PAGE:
T: 2467, W: 637, L: 559, D: 1271, Score: 51.6%, NetW: +78
Elo: +10, err95: +/-9, LOS: 0.98816
LLR: 1.84, [-2.94, +2.94]
```

Code: Select all

```
enter alpha? 0.05
enter beta? 0.05
enter elo0? -1.5
enter elo1? 4.5
enter losses? 559
enter draws? 1271
enter wins? 637
status: H0
```

Here is the interface,

Code: Select all

```
from gsprt import SimpleSPRT
import sys
def main(argv):
alpha = float(raw_input('enter alpha? '))
beta = float(raw_input('enter beta? '))
print
elo0 = float(raw_input('enter elo0? '))
elo1 = float(raw_input('enter elo1? '))
print
losses = int(raw_input('enter losses? '))
draws = int(raw_input('enter draws? '))
wins = int(raw_input('enter wins? '))
print
data = SimpleSPRT(alpha, beta, elo0, elo1)
# Losses
for _ in range(losses):
data.record(0)
# Draws
for _ in range(draws):
data.record(1)
# Wins
for _ in range(wins):
data.record(2)
print 'status: %s' % data.status()
if __name__ == "__main__":
main(sys.argv[1:])
```

### Re: The SPRT without draw model, elo model or whatever...

I have not yet checked your computation yet but the input to SimpleSPRT is in standard elo (as in cutechess-cli).So how to interpret that?

The input of the SPRT as used by Stockfish is in Bayes Elo, which is really a historical accident. It makes the interpretation of the paramaters needlessly difficult.

The conversion between Bayes Elo and standard elo can be done using a scale factor given by the following formula

(4*math.exp(-bb*de))/(1+math.exp(-bb*de))**2

where bb=math.log(10)/400 and de is draw_elo.

Ideas=science. Simplification=engineering.

Without ideas there is nothing to simplify.

Without ideas there is nothing to simplify.

### Re: The SPRT without draw model, elo model or whatever...

Sorry this is not how one uses the class. This is a sequential test. So one should check self.status() after every self.record() and bail out as soon as self.status() returns 'H0' or 'H1'.# Losses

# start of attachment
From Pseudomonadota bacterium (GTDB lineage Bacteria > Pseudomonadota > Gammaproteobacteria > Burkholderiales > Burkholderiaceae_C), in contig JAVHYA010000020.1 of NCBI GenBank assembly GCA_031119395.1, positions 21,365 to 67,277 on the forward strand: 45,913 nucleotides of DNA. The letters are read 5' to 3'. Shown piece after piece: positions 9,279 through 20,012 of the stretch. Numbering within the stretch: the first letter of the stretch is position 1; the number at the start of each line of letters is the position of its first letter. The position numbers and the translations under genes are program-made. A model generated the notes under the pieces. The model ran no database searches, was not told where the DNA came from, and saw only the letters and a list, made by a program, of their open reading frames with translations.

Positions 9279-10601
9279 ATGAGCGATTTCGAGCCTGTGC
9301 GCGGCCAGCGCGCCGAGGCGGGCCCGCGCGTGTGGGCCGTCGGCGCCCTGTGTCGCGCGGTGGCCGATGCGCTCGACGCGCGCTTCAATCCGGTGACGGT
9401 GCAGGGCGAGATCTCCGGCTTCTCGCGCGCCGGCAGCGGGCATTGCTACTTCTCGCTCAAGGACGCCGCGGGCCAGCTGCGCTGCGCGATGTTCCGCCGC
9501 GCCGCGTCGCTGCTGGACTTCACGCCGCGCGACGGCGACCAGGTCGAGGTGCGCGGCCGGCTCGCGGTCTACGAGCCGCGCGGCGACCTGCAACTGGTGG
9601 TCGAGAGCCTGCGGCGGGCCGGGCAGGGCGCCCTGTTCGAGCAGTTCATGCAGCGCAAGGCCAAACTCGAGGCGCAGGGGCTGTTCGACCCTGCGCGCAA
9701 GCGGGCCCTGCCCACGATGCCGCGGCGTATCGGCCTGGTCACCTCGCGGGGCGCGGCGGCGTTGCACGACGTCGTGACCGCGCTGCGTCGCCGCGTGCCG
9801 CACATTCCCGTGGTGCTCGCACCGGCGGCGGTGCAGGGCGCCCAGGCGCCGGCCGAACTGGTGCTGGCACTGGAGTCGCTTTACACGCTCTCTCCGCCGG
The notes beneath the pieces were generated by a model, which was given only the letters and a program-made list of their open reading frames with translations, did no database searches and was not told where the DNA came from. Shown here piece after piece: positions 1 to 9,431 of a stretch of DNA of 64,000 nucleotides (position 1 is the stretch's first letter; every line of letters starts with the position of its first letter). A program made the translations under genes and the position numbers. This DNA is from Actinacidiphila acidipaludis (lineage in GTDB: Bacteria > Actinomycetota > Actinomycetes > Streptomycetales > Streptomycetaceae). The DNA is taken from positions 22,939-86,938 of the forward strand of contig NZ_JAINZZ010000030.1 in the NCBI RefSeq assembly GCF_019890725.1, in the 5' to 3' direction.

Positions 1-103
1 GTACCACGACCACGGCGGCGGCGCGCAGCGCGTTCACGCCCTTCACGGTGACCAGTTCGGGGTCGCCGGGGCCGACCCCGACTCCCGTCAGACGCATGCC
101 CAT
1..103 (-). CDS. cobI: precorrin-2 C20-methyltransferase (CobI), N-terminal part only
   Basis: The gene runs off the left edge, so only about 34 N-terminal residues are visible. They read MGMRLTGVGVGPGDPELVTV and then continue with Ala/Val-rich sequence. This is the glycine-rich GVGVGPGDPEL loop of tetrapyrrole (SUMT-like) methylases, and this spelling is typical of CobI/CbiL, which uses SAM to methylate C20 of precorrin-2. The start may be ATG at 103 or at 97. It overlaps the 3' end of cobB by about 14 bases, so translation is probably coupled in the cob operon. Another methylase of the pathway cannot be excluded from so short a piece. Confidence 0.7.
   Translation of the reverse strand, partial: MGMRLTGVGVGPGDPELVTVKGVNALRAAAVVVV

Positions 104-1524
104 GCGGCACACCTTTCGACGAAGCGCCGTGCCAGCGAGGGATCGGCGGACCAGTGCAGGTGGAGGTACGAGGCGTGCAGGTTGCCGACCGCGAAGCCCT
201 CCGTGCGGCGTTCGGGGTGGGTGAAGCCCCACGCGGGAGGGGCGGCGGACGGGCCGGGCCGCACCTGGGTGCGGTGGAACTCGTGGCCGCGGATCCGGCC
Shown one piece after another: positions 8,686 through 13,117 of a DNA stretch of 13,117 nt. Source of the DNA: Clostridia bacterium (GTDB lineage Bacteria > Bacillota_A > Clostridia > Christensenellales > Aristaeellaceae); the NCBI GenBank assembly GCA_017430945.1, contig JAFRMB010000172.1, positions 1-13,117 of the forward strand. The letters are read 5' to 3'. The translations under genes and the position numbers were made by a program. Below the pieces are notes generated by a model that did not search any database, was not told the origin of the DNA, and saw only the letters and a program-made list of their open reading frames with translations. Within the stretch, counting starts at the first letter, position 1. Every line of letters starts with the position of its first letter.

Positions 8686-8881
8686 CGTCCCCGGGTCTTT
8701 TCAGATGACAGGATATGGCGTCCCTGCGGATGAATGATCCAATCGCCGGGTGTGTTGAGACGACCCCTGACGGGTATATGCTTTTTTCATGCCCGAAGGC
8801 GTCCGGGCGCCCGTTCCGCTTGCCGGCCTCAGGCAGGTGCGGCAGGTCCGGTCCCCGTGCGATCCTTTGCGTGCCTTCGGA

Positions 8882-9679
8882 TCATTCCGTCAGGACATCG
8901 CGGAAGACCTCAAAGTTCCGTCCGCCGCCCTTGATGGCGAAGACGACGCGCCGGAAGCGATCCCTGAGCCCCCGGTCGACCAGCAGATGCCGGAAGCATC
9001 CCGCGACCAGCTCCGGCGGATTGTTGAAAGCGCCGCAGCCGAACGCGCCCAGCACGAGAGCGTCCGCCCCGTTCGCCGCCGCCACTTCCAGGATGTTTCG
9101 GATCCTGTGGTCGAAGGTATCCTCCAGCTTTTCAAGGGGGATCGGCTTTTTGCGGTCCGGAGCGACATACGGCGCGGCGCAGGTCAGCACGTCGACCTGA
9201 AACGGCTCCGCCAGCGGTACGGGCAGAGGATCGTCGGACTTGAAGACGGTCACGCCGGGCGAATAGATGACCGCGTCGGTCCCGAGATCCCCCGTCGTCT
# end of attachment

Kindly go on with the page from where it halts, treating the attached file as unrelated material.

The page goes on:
for _ in range(losses):

data.record(0)

# Draws

for _ in range(draws):

data.record(1)

# Wins

for _ in range(wins):

data.record(2)

I thought this was clear from the way the code is written, but it seems not. Sorry about that.

Here is some code that uses the class to do simulations

Code: Select all

```
import random,sys
def pick(w,d,l):
s=random.random()
if s<=w:
return 2
elif s<=w+d:
return 1
else:
return 0
def simulate(draw_ratio,epsilon,alpha,elo):
"""
We simulate the test H0:elo_diff=0 versus H1:elo_diff=epsilon with elo_diff equal
to elo.
"""
sp=SimpleSPRT(alpha=alpha,beta=alpha,elo0=0,elo1=epsilon)
s=L(elo)
d=draw_ratio
w=s-(1/2)*d
l=1-s-(1/2)*d
while True:
r=pick(w,d,l)
sp.record(r)
status=sp.status()
if status!='':
return status
if __name__=='__main__':
epsilon=5
a={'H0':0,'H1':0}
cc=0
while True:
status=simulate(draw_ratio=0.33,epsilon=epsilon,alpha=0.05,elo=0)
a[status]+=1
cc+=1
print a['H0']/cc, a['H1']/cc
sys.stdout.flush()
```

Ideas=science. Simplification=engineering.

Without ideas there is nothing to simplify.

Without ideas there is nothing to simplify.

### Re: The SPRT without draw model, elo model or whatever...

You are doing simulation, and I am inputing the values. But as I undertand the use of class is the same.Michel wrote:Sorry this is not how one uses the class. This is a sequential test. So one should check self.status() after every self.record() and bail out as soon as self.status() returns 'H0' or 'H1'.# Losses

for _ in range(losses):

data.record(0)

# Draws

for _ in range(draws):

data.record(1)

# Wins

for _ in range(wins):

data.record(2)

I thought this was clear from the way the code is written, but it seems not. Sorry about that.

Here is some code that uses the class to do simulations

Code: Select all

`import random,sys def pick(w,d,l): s=random.random() if s<=w: return 2 elif s<=w+d: return 1 else: return 0 def simulate(draw_ratio,epsilon,alpha,elo): """ We simulate the test H0:elo_diff=0 versus H1:elo_diff=epsilon with elo_diff equal to elo. """ sp=SimpleSPRT(alpha=alpha,beta=alpha,elo0=0,elo1=epsilon) s=L(elo) d=draw_ratio w=s-(1/2)*d l=1-s-(1/2)*d while True: r=pick(w,d,l) sp.record(r) status=sp.status() if status!='': return status if __name__=='__main__': epsilon=5 a={'H0':0,'H1':0} cc=0 while True: status=simulate(draw_ratio=0.33,epsilon=epsilon,alpha=0.05,elo=0) a[status]+=1 cc+=1 print a['H0']/cc, a['H1']/cc sys.stdout.flush()`